RAPID Covid-19 testing is underway in Saddleworth and Oldham with help from the military for key workers without symptoms of the virus.
About 150 tests were carried out on the first day – Monday, January 18 – at Uppermill Civic Hall.
People who work in public-facing jobs and key workers who find it hard to socially distance at work can access the tests, which give results within 30 minutes.
The military have been drafted in to work alongside public sector staff to carry out the tests at four sites in Oldham: Uppermill Civic Hall, Shaw Lifelong Learning Centre, Failsworth Town Hall, and Oldham Community Leisure Centre.
At the Civic Hall on Lee Street, the doors are open from 9am to 7pm every day except Sunday. The sites are provisionally open to the end of March to support Oldham’s efforts in continuing to contain, manage and ultimately defeat Coronavirus.
No appointment is necessary but visitors will need to bring identification which confirms their place of work or status as a key worker, for example work identification badge or key worker letter.
Visitors will be asked to enter at the front of the Civic Hall and register in the entrance hall before being directed upstairs to take their test.
The ballroom has been split into booths where each visitor will be instructed on how to take their own oral and nasal swabs.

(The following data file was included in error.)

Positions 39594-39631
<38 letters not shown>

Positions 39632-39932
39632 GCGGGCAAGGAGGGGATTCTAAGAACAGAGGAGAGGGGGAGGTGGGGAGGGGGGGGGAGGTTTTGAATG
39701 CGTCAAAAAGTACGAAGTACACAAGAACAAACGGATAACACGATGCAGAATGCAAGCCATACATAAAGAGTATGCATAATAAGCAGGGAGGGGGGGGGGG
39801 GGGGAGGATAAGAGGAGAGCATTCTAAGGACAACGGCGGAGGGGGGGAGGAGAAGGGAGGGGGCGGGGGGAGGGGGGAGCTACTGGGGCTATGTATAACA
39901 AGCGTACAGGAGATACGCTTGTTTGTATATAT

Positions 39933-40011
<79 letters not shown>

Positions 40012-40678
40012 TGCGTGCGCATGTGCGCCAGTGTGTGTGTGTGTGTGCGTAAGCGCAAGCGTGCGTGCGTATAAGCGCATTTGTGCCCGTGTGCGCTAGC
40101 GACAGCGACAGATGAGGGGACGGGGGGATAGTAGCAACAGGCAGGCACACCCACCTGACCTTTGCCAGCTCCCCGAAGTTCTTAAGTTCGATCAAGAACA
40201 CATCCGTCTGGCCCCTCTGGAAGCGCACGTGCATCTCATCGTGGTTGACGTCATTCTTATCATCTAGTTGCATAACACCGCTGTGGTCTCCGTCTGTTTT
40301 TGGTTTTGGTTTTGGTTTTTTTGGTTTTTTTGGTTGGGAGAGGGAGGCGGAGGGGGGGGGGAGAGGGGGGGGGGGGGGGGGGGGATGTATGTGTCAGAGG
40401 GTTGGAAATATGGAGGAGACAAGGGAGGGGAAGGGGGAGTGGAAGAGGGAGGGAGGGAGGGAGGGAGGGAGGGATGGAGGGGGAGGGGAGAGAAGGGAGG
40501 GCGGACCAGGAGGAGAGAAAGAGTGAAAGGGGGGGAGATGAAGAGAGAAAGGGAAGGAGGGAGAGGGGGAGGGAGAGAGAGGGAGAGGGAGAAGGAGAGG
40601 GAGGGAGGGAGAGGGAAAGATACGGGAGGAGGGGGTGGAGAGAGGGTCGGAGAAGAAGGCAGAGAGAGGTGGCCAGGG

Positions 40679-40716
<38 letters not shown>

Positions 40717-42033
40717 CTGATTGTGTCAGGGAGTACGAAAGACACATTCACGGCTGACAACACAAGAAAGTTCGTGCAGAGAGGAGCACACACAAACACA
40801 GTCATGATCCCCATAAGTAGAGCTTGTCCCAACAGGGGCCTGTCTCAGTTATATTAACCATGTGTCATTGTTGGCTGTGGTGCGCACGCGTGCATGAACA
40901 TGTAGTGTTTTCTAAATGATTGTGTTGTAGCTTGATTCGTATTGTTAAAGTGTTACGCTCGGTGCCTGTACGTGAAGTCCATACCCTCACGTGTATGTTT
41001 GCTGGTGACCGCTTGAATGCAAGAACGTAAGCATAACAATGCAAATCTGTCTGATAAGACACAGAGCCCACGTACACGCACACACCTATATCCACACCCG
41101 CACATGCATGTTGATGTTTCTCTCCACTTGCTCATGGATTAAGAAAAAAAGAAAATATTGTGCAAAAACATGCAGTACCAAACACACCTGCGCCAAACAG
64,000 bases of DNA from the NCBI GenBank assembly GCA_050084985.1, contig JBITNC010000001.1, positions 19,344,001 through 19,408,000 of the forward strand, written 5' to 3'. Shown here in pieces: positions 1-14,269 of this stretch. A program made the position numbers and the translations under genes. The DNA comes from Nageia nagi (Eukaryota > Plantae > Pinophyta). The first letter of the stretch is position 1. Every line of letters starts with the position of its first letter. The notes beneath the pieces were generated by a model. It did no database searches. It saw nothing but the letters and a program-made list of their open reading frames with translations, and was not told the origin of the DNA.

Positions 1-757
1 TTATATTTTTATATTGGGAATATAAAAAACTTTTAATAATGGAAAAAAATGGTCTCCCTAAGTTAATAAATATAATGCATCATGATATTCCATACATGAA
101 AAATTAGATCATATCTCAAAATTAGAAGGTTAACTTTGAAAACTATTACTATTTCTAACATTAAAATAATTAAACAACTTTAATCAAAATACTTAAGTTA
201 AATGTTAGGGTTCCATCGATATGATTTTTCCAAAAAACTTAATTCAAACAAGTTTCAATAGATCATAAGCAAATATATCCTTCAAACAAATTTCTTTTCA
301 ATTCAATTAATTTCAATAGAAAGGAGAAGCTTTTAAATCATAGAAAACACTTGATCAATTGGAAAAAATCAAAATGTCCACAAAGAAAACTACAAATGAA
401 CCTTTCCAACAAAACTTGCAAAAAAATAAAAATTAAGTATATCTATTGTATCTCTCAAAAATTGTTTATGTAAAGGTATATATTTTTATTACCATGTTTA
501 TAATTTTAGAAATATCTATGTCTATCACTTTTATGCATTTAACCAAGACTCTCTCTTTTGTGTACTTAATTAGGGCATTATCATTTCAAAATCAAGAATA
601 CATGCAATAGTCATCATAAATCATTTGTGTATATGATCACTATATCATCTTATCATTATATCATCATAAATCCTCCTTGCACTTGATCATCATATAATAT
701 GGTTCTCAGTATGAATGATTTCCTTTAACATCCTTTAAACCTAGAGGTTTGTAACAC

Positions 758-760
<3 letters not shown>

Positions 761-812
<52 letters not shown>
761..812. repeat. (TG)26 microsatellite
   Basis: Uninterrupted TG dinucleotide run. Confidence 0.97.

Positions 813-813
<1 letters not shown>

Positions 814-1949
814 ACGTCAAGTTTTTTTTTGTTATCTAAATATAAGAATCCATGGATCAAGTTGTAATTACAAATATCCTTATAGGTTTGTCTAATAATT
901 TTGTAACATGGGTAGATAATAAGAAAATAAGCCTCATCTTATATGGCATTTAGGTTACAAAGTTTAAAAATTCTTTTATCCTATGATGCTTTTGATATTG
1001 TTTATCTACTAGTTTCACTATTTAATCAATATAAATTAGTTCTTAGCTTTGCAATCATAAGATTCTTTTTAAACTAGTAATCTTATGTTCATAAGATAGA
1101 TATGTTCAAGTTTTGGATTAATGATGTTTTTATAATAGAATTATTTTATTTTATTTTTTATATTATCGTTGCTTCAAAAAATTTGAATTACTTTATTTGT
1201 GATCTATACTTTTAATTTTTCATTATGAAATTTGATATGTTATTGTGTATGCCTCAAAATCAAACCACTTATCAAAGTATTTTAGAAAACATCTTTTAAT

The rapid tests do not need to be processed by a specialist laboratory and can produce results within 30 minutes, which is sent by email or text.
No vaccines are available at this site, only testing for key workers without symptoms of the virus.
More details of the sites opening times and locations can be found online https://www.oldham.gov.uk/keyworkertesting
Councillor Arooj Shah, deputy leader of Oldham Council, said: “This is another significant piece of the jigsaw to tackle coronavirus in Oldham and the call to action is for businesses and workers to continue to play their part and we thank them for their efforts so far.
“Since the beginning of the Covid-19 pandemic, testing has been a key feature of managing and containing the spread of the virus. Until this point, testing has mainly been available for people with symptoms.
“Oldham – along with other Greater Manchester areas – is part of the national programme to offer regular rapid testing to people with no symptoms.
“Regular testing is being offered to people who are at higher risk of coming into contact with the virus, for example due to working in public-facing roles or in workplaces with high numbers of staff, as well as settings where the risks of spreading the virus are greatest.”
The borough had the highest coronavirus infection rate in the country two months ago but now has one of the lowest in Greater Manchester.